As legend tells it, Samuel Clemens saw a miniature of Olivia Langdon when he met her brother, Charles, aboard ship in 1867. Samuel instantly fell in love with Olivia's likeness in the tiny painting.
Seeing the "real" Olivia for the first time made him sure he'd found his future wife. It took Olivia a little longer to decide she'd found her future husband. But Samuel was persistent. He stayed for 12 hours the next time he called on the family. The couple married in 1870 and had four children.
Olivia was highly educated and intelligent, and Samuel relied on her not only to run the household, but to edit his manuscripts. I loved learning at the Mark Twain House & Museum that Livy and Samuel enjoyed a marriage of equals at a time when that was not always, or often, the case.
Olivia (Livy) and Samuel Clemens
Through lean times, joyful times, and times of tragedy, Samuel and Livy supported each other emotionally. Their firstborn, a son named Langdon, died as a toddler. Of their three daughters, Susy passed away in 1896 and Jean suffered from epilepsy.
Livy was Samuel's ballast and anchor throughout their married years.
Samuel's world came crashing down in 1904 when Livy died. He became depressed and barricaded himself in his New York apartment. His daughter, Clara, also had a very difficult time from the stress of her mother's illness and death. She went to a sanatorium for a year to recover her health.
Although animals were not allowed there, Clara slipped a black kitten into her room. She named the cat Bambino, and he became a great comfort in a very lonely place. Clara wrote about that time in her book, My Father, Mark Twain:
During the first months of my cure I was completely cut off from friends and family, with no one to speak to but the doctor and nurse. I must modify this statement, however, for I had smuggled a black kitten into my bedroom, although it was against the rules of the sanatorium to have any animals in the place. I called the cat Bambino and it was permitted to remain with me until the unfortunate day when it entered one of the patient’s rooms who hated cats. Bambino came near giving the good lady a cataleptic fit, so I was invited to dispose of my pet after that. I made a present of it to Father, knowing he would love it, and he did.
Clara's trust in her father was well-placed. Samuel came from a family who loved cats, and showed it by their actions. His mother had taken in and cared for strays from his earliest memories. As an adult, Samuel might have had as many as 19 cats at a time in the family home.
Bambino fit right in, and soon became a beloved comfort for Samuel as well in his struggles with an overwhelming grief. He spent his days inside with trusted family and servants...and Bambino.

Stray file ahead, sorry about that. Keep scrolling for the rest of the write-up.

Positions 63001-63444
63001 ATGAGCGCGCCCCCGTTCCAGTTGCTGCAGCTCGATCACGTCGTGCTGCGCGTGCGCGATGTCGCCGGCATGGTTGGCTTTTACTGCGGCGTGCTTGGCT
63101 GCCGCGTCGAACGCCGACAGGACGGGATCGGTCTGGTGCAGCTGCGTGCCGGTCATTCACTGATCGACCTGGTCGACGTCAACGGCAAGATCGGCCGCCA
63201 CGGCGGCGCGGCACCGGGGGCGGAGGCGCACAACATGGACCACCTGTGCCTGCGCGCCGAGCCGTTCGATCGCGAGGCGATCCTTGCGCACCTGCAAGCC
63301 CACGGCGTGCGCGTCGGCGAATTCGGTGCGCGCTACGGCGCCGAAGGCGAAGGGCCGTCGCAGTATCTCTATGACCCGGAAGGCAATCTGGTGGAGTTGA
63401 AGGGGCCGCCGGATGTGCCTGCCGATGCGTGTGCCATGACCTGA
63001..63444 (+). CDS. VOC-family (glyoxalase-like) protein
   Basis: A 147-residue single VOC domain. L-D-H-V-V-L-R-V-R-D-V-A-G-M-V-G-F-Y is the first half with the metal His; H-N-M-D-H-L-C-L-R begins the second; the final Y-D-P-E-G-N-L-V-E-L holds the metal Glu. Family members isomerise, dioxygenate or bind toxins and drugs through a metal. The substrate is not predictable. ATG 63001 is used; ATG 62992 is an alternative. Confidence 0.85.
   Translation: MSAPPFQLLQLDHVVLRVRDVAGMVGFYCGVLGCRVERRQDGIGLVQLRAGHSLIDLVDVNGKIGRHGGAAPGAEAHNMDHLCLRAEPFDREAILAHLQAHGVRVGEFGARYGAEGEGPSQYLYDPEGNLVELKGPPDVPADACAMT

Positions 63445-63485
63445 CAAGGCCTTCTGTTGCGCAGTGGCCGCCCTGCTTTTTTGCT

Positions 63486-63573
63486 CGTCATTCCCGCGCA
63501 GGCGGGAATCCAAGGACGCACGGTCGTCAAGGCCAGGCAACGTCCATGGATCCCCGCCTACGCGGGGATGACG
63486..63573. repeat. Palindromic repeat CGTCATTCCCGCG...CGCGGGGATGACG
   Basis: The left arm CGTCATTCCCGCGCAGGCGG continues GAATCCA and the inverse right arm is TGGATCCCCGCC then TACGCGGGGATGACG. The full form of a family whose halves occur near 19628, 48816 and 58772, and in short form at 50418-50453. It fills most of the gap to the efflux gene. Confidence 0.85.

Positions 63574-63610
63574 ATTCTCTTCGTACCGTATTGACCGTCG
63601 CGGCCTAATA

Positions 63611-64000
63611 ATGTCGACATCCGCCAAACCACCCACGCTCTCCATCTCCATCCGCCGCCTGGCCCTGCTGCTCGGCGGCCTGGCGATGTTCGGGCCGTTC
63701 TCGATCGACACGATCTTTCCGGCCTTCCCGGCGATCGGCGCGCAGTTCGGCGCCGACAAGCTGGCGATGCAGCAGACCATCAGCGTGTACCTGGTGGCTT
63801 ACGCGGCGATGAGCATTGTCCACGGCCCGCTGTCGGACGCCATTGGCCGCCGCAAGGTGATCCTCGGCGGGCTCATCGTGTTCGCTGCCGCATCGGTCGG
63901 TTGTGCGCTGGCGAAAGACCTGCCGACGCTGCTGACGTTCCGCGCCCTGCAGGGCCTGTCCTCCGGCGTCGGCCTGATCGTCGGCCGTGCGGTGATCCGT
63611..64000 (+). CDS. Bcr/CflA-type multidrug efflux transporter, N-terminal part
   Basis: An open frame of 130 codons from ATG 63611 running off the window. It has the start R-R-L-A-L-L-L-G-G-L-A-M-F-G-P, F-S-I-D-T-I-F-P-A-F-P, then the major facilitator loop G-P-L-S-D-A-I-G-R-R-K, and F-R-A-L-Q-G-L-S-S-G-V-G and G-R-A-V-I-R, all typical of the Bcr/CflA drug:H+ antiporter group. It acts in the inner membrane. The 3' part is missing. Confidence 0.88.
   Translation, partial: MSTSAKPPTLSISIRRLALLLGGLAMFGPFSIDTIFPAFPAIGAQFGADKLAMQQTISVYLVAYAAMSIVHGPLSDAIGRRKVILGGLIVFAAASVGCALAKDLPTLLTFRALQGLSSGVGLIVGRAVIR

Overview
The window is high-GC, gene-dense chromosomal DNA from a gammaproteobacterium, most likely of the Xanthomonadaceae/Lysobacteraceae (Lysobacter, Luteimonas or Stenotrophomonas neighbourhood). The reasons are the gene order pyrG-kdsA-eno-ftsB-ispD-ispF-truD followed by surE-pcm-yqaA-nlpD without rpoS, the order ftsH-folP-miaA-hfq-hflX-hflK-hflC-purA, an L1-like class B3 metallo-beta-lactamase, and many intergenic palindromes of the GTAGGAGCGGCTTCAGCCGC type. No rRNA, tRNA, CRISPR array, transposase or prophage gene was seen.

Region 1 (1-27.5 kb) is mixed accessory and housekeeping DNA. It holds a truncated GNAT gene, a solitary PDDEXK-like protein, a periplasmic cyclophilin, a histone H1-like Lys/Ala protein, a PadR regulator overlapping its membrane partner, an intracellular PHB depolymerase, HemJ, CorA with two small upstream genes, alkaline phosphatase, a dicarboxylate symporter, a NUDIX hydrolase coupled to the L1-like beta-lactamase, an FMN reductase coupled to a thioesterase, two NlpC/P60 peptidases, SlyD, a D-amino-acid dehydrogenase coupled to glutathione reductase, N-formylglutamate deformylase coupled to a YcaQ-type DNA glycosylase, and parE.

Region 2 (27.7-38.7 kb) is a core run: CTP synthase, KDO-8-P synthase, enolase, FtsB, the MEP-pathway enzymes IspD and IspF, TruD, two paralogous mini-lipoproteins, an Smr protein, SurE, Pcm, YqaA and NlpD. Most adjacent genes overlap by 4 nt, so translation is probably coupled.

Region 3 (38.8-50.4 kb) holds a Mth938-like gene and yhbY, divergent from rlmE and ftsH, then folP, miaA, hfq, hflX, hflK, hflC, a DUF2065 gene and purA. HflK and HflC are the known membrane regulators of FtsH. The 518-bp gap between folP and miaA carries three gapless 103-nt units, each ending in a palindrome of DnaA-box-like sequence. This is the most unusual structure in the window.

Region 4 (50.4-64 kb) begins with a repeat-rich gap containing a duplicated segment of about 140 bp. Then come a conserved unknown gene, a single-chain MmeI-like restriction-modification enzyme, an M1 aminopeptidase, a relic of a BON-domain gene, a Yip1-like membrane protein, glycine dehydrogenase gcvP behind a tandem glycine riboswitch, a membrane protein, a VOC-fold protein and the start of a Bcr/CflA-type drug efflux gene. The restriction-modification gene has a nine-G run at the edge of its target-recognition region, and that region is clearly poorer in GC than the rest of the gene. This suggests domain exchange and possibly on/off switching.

And then, Bambino disappeared, perhaps through an open window. Samuel was devastated and took out a beguiling advertisement in the New York papers.
The New York American ran this headline and introduction in 1905:
Mark Twain Has Lost a Black Cat
"Have you seen a distinguished looking black cat that looks as if it might be lost? If you have take it to Mark Twain, for it may be his. The following advertisement was received at the American office Saturday night:
Large and intensely black; thick, velvety fur; has a faint fringe of white hair across his chest; not easy to find in ordinary light."
Samuel used his pen name in the advertisement and offered a $5.00 reward to the person who would restore Bambino to No. 21, Fifth Avenue.
Soon a parade of cats and their people showed up at Mark Twain's home. Each one came for his or her own reason, but many wanted to see the famous author, as well as offer him the company and comfort of their own cat until Bambino returned home.
We looked high and low but couldn’t find him. Mr. Clemens felt so bad that he advertised in all the papers for him. He offered a reward for anybody that would bring the cat back. My goodness! The people that came bringing cats to that house! A perfect stream! They all wanted to see Mr. Clemens, of course.
Two or three nights after, Katherine heard a cat meowing across the street in General Sickles’ back yard, and there was Bambino — large as life! So she brought him right home. Mr. Clemens was delighted and then he advertised that his cat was found! But the people kept coming just the same with all kinds of cats for him — anything to get a glimpse of Mr. Clemens!
Perhaps because of the outpouring of well-meaning cats and people, Mark Twain began to emerge from his depression and go out into the world again. It began with thanking his well-wishers for their concern. Soon he began appearing in public once more. He still faced difficulties and heartache, but he was restored to more of his writing and public appearances.
Not only by his presence, but from his disappearance, Bambino helped a famous writer find a kind of healing again.
When a man loves cats, I am his friend and comrade without further introduction.
Read more about Mark Twain and Bambino in this children's book:
For more about famous writers and the animal companions who inspired them, please see my other posts in this series: